There’s been no time, said Alvarez de Toledo, for one state to figure it all out and stand as example for the rest. He’s New Hampshire’s representative in Children’s Home Society of America, a consortium of child advocates in 27 states. The group has been holding weekly COVID-19 meetings, sharing best practices, and brainstorming. New Hampshire started a national trend, for example, in delivering meals by school bus to homebound students.
“I think we’re all building the bicycle as we’re riding it,” he said. “There’s nobody that’s said ‘this is how to do it.’”
And there are still holes. Runaway and homeless young people who usually get by couch surfing and hanging out in public spaces are in some cases living in their cars, and Waypoint’s drop-in center for them in Manchester has reduced hours for clothing and food pickup, and limited contact with people who are usually there to help. No hanging out to socialize, or use the computer.
“It’s devastating not to be able to do more,” Alvarez de Toledo said. “We continue to do a lot but not at the intensity we used to.”
And the Zoom or Skype meetings are a decent substitute for a lot of interactions if everyone has the technical ability to take part. Some parents don’t have smart phones or tablets, or they have to buy the least expensive data plans that would be drained by a video conference. Others can no longer use WiFi at public locations like coffee shops or libraries that are now closed.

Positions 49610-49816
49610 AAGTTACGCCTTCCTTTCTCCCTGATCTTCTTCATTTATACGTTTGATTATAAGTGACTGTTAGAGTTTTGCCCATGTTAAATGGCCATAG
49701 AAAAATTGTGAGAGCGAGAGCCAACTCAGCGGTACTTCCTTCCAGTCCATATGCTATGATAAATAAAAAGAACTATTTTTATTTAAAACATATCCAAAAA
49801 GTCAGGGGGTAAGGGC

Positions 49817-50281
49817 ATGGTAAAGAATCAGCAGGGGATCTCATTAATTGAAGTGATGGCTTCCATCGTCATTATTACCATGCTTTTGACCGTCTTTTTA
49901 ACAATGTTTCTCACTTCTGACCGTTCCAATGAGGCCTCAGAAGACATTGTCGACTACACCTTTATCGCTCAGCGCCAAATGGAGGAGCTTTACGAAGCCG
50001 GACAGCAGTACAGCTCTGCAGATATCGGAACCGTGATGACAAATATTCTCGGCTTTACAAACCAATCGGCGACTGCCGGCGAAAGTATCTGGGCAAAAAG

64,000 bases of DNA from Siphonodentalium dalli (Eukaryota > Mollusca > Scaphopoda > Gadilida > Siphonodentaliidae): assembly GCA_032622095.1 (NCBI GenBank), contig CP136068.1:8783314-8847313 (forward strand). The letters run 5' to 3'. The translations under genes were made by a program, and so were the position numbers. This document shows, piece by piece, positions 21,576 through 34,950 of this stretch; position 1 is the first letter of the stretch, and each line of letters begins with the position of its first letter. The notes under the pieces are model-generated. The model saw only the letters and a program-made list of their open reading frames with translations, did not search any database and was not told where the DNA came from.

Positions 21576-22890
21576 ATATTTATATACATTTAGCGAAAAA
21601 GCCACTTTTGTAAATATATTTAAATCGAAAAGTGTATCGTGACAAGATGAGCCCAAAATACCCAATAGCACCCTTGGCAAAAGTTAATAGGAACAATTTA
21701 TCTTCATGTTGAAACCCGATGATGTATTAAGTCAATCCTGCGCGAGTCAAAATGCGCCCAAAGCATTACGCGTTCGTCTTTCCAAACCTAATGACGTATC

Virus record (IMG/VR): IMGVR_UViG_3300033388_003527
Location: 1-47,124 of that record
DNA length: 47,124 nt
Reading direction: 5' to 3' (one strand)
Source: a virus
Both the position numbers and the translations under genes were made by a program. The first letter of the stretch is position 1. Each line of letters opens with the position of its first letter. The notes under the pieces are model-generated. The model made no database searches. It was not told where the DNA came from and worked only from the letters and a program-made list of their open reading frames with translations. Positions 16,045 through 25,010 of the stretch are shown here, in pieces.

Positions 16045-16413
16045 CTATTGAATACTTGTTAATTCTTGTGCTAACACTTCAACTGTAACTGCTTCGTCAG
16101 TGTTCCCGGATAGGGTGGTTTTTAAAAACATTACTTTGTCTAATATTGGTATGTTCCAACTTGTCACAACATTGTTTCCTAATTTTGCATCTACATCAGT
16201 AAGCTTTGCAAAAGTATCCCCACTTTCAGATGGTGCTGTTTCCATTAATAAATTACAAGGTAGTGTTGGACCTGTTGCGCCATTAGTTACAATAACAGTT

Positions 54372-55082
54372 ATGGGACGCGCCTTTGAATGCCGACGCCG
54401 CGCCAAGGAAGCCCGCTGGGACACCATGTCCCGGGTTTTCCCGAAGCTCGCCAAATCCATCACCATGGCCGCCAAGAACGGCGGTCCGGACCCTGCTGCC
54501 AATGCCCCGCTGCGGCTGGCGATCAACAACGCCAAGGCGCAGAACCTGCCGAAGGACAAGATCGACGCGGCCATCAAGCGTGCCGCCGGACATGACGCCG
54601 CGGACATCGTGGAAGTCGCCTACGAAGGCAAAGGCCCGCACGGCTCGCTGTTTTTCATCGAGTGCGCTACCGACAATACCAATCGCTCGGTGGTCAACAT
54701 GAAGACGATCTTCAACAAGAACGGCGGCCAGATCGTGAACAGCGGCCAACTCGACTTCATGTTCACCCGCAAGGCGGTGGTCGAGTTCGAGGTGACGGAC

In New Hampshire, officials have been sourcing inexpensive tablets for families to hold meetings and for kids to do their schoolwork. But there wasn’t funding for them. On Wednesday, Sununu also announced $2 million in new DCYF funding to convert part-time violence prevention specialists to full-time, and to expand substance abuse programs. Sununu also said the funding will pay for the new phone line and remote technology.
Protecting New Hampshire’s children during the COVID-19 crisis is “of the utmost importance,” he said. “There’s definitely a gap in the system, and that’s why the state has to step up and provide those resources.”
To report suspected child abuse, call 800-894-5533. To learn how to recognize the signs of abuse and other ways to help protect children from abuse, visit https://knowandtell.org.
The new “warmline,” which will be activated April 6 at 8:30 a.m., is 800-640-6486.
These articles are being shared by partners in The Granite State News Collaborative. For more information visit collaborativenh.org.